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2021: Our Take on Year One of the Biden Administration on Immigration Policy

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Positive Steps, Huge Disappointments


It’s impossible to evaluate President Biden’s first-year progress on immigration policy without starting with the former guy.

Under President Trump, immigrants were subjected to cruel policies that threw the system into chaos. Championed by the then-President, formulated by White House advisor Stephen Miller, and enforced by a group of rightwing cronies Trump placed in key positions, the relentless attacks on immigrants and our nation’s faltering immigration system were anchored in xenophobia, executed with malice, and implemented to mobilize base voters. 

Trump and his team took an already dysfunctional and outdated immigration system and decimated it by executive fiat. During the four year war on immigrants, the Trump administration issued and implemented over 1,000 administrative changes. As a result, legal immigration levels were slashed; asylum protections and refugee resettlement programs were gutted; DACA and TPS recipients were threatened with losing protections and being deported; some 5,000 families were cruelly separated with no tracking system to reunite them; and undocumented immigrants and their loved ones were terrorized by an enforcement system designed to do just that.  

Perhaps too many of us, inside and outside the administration, were overly optimistic that a new administration could reimagine and reconstitute a system that had been bombed into submission. It’s now evident that it will take years to sift through the rubble and build a fair, humane and functional system that reflects our best values and serves our national interests.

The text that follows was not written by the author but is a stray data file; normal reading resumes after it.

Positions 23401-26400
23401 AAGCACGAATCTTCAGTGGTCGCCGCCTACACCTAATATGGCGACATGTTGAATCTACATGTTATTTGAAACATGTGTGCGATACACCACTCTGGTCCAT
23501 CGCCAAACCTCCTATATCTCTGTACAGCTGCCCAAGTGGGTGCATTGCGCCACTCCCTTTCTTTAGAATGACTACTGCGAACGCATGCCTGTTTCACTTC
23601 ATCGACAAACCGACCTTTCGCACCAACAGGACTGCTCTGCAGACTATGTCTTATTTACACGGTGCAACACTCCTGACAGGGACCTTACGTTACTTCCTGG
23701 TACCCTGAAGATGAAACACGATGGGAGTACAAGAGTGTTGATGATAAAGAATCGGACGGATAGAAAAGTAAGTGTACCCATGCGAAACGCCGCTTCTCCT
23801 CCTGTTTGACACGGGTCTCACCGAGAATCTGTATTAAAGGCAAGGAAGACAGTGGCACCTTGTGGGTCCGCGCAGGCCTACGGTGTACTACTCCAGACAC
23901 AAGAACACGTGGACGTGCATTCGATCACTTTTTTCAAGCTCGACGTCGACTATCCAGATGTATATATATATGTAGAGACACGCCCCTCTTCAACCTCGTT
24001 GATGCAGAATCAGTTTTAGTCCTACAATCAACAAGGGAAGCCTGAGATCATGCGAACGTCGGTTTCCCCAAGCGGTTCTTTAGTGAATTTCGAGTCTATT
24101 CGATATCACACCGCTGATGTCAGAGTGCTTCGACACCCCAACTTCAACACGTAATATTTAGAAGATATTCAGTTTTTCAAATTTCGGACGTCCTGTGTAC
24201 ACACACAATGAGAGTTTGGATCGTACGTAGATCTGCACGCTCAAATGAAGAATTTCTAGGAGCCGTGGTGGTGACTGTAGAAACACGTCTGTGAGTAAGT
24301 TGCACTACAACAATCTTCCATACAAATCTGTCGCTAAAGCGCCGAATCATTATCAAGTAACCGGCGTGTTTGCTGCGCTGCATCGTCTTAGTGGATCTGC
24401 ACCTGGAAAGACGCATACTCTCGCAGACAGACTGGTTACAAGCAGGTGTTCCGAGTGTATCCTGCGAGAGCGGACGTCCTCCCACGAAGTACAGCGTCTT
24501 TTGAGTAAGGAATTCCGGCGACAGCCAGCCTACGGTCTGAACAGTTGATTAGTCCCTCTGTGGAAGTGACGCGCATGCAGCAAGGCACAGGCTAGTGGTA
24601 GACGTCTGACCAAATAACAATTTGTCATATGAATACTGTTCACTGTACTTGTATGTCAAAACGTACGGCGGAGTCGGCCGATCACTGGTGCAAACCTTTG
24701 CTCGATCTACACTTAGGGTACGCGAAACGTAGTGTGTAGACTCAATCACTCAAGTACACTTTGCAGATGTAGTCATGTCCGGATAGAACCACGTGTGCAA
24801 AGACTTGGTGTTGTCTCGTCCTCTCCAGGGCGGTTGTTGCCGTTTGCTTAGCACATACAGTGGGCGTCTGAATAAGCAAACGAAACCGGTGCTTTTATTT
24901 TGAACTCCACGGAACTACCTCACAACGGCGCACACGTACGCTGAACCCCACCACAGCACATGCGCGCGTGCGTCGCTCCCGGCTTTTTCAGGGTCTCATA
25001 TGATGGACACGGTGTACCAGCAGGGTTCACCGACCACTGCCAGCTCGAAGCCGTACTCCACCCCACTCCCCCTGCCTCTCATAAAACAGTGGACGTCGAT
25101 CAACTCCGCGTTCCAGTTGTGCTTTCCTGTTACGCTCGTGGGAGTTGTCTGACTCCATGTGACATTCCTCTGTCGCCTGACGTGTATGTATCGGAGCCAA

In the early months of the new administration, President Biden delivered on a number of his campaign promises. He issued a series of sweeping and targeted executive orders that helped to unravel some of the damage done by Trump. He extended relief to many  immigrants threatened by Trump’s reign of terror. The new leadership at the Department of Homeland Security set a much more positive tone and moved in a much more positive direction than ever before. But on the big items – Biden’s promise to put millions of undocumented immigrants on a path to citizenship and his administration’s promises to build a fair, orderly and humane migration management system at the southern border and beyond – the administration has fallen short. As of yet, these core promises have not been kept. 

In the following document, we track and evaluate significant changes and developments during President Biden’s first year. It is by no means exhaustive. We focus on the  issues America’s Voice tracks most closely. On the issues we do not address, we defer to colleagues who lead on those issues to evaluate progress. 

Immigration Policy During Biden’s Early Days 

At the start of 2021, the Biden administration made it clear that their focus on immigration involved undoing the cruel and xenophobic policies of President Trump and moving forward with a pro-immigrant agenda that modernizes our dysfunctional and decimated immigration system. 

The First 100 Days 

In the first 100 days: 

  • The new administration ended the Muslim and African Ban, shameful measures that excluded people because of their faith, race and national origin.